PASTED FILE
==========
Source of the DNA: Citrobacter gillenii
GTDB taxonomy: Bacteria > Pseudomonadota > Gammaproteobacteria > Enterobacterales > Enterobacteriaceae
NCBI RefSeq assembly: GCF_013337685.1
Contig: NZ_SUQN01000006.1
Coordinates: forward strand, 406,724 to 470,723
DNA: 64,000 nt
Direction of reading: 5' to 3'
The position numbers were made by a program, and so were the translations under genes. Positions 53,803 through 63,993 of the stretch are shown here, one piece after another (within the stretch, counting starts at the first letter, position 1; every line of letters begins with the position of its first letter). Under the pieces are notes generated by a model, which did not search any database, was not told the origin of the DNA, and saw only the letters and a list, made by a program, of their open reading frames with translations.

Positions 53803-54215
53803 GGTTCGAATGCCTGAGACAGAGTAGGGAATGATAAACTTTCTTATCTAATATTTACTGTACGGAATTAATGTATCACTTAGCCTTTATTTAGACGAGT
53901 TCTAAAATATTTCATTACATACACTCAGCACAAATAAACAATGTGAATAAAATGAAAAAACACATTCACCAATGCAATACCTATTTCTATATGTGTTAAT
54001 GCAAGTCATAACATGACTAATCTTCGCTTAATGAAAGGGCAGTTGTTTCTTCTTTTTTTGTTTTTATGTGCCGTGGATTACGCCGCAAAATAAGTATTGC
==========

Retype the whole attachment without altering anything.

Source of the DNA: Citrobacter gillenii
GTDB taxonomy: Bacteria > Pseudomonadota > Gammaproteobacteria > Enterobacterales > Enterobacteriaceae
NCBI RefSeq assembly: GCF_013337685.1
Contig: NZ_SUQN01000006.1
Coordinates: forward strand, 406,724 to 470,723
DNA: 64,000 nt
Direction of reading: 5' to 3'
The position numbers were made by a program, and so were the translations under genes. Positions 53,803 through 63,993 of the stretch are shown here, one piece after another (within the stretch, counting starts at the first letter, position 1; every line of letters begins with the position of its first letter). Under the pieces are notes generated by a model, which did not search any database, was not told the origin of the DNA, and saw only the letters and a list, made by a program, of their open reading frames with translations.

Positions 53803-54215
53803 GGTTCGAATGCCTGAGACAGAGTAGGGAATGATAAACTTTCTTATCTAATATTTACTGTACGGAATTAATGTATCACTTAGCCTTTATTTAGACGAGT
53901 TCTAAAATATTTCATTACATACACTCAGCACAAATAAACAATGTGAATAAAATGAAAAAACACATTCACCAATGCAATACCTATTTCTATATGTGTTAAT
54001 GCAAGTCATAACATGACTAATCTTCGCTTAATGAAAGGGCAGTTGTTTCTTCTTTTTTTGTTTTTATGTGCCGTGGATTACGCCGCAAAATAAGTATTGC